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What Can Cookie Monster Teach Us about Obesity?

Published on December 22, 2011

You’re probably thinking the answer’s easy: Don’t eat cookies! That’s a good start. But Cookie’s message can go much deeper, to an issue at the heart of the obesity epidemic in the United States.

I happened upon an episode of Sesame Street the other day and caught the tail end of a segment involving Cookie Monster. He’s the big, furry and blue guy who’s usually either talking about or eating a chocolate chip cookie. Well, in this segment, he was surrounded by fruits and vegetables. And his message was this: “Cookies are a SOMETIME food.” He said it more than once and referenced the apples, carrots and broccoli in his midst as members of the category: ANYTIME food. The message seemed clear and simple for impressionable young minds. And it got me thinking about how it might also apply to adults, specifically those who struggle with obesity and the “messages” they believe are true when it comes to food.

Research suggests that when a person considers any particular food bad or off-limits, the desire to want that food, and more of it, actually increases. Think about how this relates to you and imagine this scenario: There’s a birthday cake in front of you at a party. You repeatedly tell yourself you can’t have it, it’s bad for you, loaded with calories, fat and everything you shouldn’t want. The next thing you know, you’ve accepted two portions-worth of a slice and now there’s nothing more than crumbs on your plate. You feel terrible guilt for having “caved in.” An hour or so passes and before you know it, you’ve had a second two-portion slice of the same cake because you “already blew your diet anyway.” Your guilt spirals into orbit and you internally shame yourself for being so weak. Does this scenario sound at all familiar to you? Many people, whether they struggle with their body weight or not, can actually relate to it.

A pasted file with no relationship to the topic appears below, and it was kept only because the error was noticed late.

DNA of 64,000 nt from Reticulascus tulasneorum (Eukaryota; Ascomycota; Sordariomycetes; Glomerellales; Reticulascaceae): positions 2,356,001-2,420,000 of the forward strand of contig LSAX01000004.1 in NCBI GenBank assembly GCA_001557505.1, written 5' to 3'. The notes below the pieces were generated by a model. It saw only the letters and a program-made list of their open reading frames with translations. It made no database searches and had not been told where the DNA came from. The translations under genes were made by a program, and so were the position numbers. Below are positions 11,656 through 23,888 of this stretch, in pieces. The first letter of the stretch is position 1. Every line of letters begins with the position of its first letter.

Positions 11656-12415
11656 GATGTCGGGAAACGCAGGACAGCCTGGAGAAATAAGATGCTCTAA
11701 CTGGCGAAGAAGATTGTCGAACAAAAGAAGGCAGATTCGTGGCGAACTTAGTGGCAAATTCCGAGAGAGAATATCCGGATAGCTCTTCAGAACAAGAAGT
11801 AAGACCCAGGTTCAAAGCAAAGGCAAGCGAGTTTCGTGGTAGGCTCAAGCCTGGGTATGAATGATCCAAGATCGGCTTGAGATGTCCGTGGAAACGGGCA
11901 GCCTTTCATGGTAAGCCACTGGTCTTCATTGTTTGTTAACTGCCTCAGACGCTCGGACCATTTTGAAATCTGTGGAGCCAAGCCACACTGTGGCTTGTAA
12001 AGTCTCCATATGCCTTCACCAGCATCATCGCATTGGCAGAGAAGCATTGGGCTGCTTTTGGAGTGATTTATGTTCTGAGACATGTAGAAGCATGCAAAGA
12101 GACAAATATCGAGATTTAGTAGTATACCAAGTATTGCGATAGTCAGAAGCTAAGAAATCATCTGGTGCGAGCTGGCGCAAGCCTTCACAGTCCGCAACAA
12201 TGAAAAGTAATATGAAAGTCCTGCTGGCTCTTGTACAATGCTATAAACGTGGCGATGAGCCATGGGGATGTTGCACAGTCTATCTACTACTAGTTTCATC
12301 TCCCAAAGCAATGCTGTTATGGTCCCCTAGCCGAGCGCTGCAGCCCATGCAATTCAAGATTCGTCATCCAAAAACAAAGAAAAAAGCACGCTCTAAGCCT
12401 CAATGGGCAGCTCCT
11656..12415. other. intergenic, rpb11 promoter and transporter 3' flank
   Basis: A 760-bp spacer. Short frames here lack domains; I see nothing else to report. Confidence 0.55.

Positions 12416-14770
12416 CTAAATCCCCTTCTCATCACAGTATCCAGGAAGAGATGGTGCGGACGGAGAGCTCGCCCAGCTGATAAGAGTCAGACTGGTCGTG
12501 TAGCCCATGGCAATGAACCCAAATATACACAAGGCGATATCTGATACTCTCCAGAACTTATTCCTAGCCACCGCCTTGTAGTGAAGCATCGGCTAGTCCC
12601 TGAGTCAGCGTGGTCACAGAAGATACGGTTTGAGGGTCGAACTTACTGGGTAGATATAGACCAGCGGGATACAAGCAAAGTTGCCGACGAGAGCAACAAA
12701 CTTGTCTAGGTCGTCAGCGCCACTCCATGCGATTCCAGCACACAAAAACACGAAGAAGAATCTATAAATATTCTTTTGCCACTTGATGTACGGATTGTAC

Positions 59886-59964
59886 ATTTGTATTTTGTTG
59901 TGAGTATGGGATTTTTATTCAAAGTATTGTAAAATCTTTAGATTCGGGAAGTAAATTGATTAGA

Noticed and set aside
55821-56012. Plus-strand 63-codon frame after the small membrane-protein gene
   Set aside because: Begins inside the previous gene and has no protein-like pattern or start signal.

Now what if more of us accepted Cookie Monster’s message? What if we put some of these less nutritious, indulgent foods into the “SOMETIME” category in our brains instead of an “OFF-LIMITS” category? If we came from a place of sometimes, perhaps the above scenario would have resulted in accepting a smaller slice of cake, enjoying three-quarters of it, then taking a walk with friends after the party. This isn’t wishful thinking. It’s science and psychology-both of which are equally important in understanding and combating the rising incidence of obesity in this country.

I would like to leave you with this takeaway unless a food is poisonous in a way that might threaten your life, delete the food file in your brain labeled: OFF-LIMITS. Replace it with a file called: SOMETIMES. Then set about surrounding yourself with lots of ANYTIME fruits, veggies, lean protein and whole grains. With practice, you might see some pretty significant results in the way you look AND the way you feel.

Don’t believe it? Ask Cookie Monster.

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